Sources for Studying the Holocaust: A Guide by Paul R. Bartrop (Editor)

Sources for Studying the Holocaust: A Guide by Paul R. Bartrop (Editor)

Routledge Guides to Using Historical Sources

Sources for Studying the Holocaust provides a pathway for readers to engage with questions about what sources can be used to study the Holocaust.

For many historians, the challenge has been how to rescue the story from oblivion when oft-used sources for other periods of history introduce even more issues around authenticity and reliability. What can be learned of what transpired in villages and towns numbering several thousand people, when all its Jewish inhabitants were totally obliterated through Nazi action? Who can furnish eyewitness testimony, if all the eyewitnesses were killed? How does one examine written records preserving knowledge of facts or events, where none were kept or survived the onslaught? And what weight do we put upon such resources which did manage to endure the destruction wrought by the Holocaust? Each chapter looks at one of a diverse range of source materials from which scholars have rescued the history, including survivor testimony, diaries, letters, newspaper accounts, photographs, trial documents, artefacts, digital resources, memorials, films, literature, and art. Each chapter shows how different types of records can be utilised as accurate sources for the writing of Holocaust history. Collectively, they highlight the ways in which all material, even the most fragmentary, can be employed to recreate a reliable record of what happened during the Holocaust and show how all sources considered can be employed to find meaning and understanding by exploring a range of sources deeply.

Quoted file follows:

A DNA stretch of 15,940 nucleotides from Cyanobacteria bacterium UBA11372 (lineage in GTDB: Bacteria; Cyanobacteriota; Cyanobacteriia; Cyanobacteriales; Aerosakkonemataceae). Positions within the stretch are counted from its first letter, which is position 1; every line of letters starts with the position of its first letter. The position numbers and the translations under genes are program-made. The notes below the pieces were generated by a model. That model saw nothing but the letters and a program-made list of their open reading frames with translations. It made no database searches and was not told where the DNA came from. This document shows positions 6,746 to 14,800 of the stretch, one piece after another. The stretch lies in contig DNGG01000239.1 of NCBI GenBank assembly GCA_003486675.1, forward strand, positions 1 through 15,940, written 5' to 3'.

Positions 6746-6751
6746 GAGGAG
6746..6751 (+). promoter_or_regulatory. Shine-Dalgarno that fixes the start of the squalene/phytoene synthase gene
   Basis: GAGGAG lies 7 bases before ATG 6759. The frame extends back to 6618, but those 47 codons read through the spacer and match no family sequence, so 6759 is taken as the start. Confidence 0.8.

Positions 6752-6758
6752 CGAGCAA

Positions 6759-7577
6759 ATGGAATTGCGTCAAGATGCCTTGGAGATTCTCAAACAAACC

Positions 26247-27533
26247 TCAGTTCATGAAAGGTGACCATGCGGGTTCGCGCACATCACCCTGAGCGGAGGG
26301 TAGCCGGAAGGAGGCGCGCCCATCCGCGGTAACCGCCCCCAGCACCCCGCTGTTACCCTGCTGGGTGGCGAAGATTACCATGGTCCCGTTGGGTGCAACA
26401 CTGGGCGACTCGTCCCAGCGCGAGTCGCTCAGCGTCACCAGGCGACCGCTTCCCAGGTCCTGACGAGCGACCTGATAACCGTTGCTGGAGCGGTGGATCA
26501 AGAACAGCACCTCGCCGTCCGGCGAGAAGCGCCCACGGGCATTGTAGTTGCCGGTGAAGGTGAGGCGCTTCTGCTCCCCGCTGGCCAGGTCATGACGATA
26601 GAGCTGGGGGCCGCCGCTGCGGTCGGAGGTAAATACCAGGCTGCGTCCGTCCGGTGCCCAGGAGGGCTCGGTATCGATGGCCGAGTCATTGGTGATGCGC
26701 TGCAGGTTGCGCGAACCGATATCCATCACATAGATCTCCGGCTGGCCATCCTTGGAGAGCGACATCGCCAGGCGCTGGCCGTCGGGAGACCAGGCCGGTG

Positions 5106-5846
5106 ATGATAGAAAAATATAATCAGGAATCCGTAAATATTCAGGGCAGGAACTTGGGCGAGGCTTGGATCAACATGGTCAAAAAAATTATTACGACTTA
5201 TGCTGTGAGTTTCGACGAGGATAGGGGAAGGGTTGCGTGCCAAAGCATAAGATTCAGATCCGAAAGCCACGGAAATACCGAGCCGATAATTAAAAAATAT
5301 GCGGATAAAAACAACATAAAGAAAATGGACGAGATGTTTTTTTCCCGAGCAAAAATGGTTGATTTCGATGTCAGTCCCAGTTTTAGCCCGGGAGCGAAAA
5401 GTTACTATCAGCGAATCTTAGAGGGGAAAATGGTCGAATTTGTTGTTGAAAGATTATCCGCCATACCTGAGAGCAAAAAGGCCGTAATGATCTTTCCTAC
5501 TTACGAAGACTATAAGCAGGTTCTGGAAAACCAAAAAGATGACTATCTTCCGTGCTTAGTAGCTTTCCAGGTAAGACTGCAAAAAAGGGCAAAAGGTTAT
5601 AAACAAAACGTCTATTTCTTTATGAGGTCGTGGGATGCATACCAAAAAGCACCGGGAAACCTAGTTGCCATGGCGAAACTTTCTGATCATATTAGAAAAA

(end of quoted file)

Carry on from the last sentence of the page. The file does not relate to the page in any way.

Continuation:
This book is a unique analysis of the types of sources that can be used to access the history of Holocaust. It will be of invaluable interest to readers, students, and researchers of the Holocaust.

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